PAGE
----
and Depression
• Altered lateralization/mixed handedness
• Brain scanning– changes in brain morphology
(prefrontal, lateral temporal, premotor cortex, medial
temporal lobe, cerebellum– areas responsible for cognition,
social and emotional processing, auditory language
Some studies suggest that anxiety may play a
more powerful role than depression in the
antenatal period while other studies dispute
What is the mechanism?
• Not completely clear……
• Stress, anxiety and depression cause increased
maternal catecholamines, glucocortiocoids,
proinflammatory cytotokines
• Cortisol passes through the placenta and
appears to play a role in programming the fetal
HPA axis and to be subject to genetic and
epigenetic modification—”Fetal Programming”
• Catecholamines play a role in vasoconstriction
and diminishing blood flow to the fetus
• Increased conduct, emotional, ADHD associated
with prenatal maternal anxiety
• Conduct problems and ADHD were higher in
boys; emotional problems higher in girls
• Problems were persistent at age 13 (followed to
this age so far)
• Independent of postnatal maternal mood
• Salivary cortisol levels demonstrated
dysfunction in the normal diurnal variation
*Avon Longitudinal Study Of Parents And Children
The Effects Are Long Lasting
• The effects of fetal exposure to maternal anxiety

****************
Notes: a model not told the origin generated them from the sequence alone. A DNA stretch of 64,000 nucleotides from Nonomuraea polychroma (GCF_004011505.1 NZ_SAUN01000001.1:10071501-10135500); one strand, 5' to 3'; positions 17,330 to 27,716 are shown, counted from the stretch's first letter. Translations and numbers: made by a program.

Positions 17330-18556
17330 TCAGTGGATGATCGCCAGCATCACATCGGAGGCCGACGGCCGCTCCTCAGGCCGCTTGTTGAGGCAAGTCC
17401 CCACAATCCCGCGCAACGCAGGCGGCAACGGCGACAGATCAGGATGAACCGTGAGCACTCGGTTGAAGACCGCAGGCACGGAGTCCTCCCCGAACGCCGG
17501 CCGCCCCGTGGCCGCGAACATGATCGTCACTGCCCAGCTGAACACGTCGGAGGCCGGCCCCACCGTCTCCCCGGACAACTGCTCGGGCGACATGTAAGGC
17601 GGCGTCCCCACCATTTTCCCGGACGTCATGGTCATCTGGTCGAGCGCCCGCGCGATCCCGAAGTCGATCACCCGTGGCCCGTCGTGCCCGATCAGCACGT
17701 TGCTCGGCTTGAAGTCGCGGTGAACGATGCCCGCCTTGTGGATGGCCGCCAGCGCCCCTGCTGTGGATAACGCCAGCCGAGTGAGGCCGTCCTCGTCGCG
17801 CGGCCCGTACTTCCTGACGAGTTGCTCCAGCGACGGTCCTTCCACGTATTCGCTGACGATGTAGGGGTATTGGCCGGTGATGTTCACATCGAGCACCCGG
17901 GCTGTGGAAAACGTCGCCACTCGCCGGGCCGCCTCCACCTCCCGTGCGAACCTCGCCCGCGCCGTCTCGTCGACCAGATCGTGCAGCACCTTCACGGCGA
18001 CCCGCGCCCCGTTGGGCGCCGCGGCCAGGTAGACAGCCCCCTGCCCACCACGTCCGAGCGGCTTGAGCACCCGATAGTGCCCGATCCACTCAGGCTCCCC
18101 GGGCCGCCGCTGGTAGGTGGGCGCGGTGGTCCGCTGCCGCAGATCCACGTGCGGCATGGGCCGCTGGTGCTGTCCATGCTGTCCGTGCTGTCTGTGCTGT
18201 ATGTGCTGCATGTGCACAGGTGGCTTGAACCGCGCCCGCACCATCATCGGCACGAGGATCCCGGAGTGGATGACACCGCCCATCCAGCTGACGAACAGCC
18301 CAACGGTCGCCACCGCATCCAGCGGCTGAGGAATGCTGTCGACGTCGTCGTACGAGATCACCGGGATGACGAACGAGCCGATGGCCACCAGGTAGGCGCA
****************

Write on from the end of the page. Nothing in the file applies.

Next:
and depression last into adulthood:
• Increased risk of psychiatric illness
• Diminished vocational capacity
• Increase risk of medical illness– HTN, Obesity,
Type II Diabetes, cardiovascular disease
– Elevated exposure to glucorticoids in utero can
permanently alter the expression of hepatic genes
that regulate glucose and fat metabolism
• Exposure to antenatal maternal stress, anxiety
and depression is often the earliest adverse life
• Hard to study—complex interplay of
neurochemical, hormonal, genetic, epigenetic,
psychosocial…. Factors
• Translating to treatment decisions
o Weighing the risk and the benefits of pharmacologic
treatment is not always simple
o Both SSRIs and antenatal depression
– lead to altered less favorable stress responses in the
fetus—but they have a different profile of response
– are associated with increased spontaneous abortion
– are associated with preterm delivery
Antenatal Screening
Routine antenatal screening for maternal
depression and anxiety with appropriate
intervention would be an extremely effective
early intervention
Postpartum Intervention and
• Outcomes associated with exposure to
maternal anxiety and depression can be
strongly influenced by the postnatal
• Evidence shows that the detrimental effects
of exposure to antenatal anxiety and
depression can be mitigated by secure
maternal attachment and strong mothering
• Studies suggest that high risk infants are
most susceptible to the impact of these post
natal influences
BUT……… maternal adversity such as prenatal
depression and anxiety predisposes to
postpartum psychiatric illness which can
disrupt maternal infant attachment and
interfere with positive forms of maternal care
Postpartum Psychiatric Illness and
Infant Health
Spectrum of Postpartum Mood Disorders
Postpartum Psychosis(0.1-0.2%)
Postpartum Depression(10-15%)
Postpartum Blues (50-85%)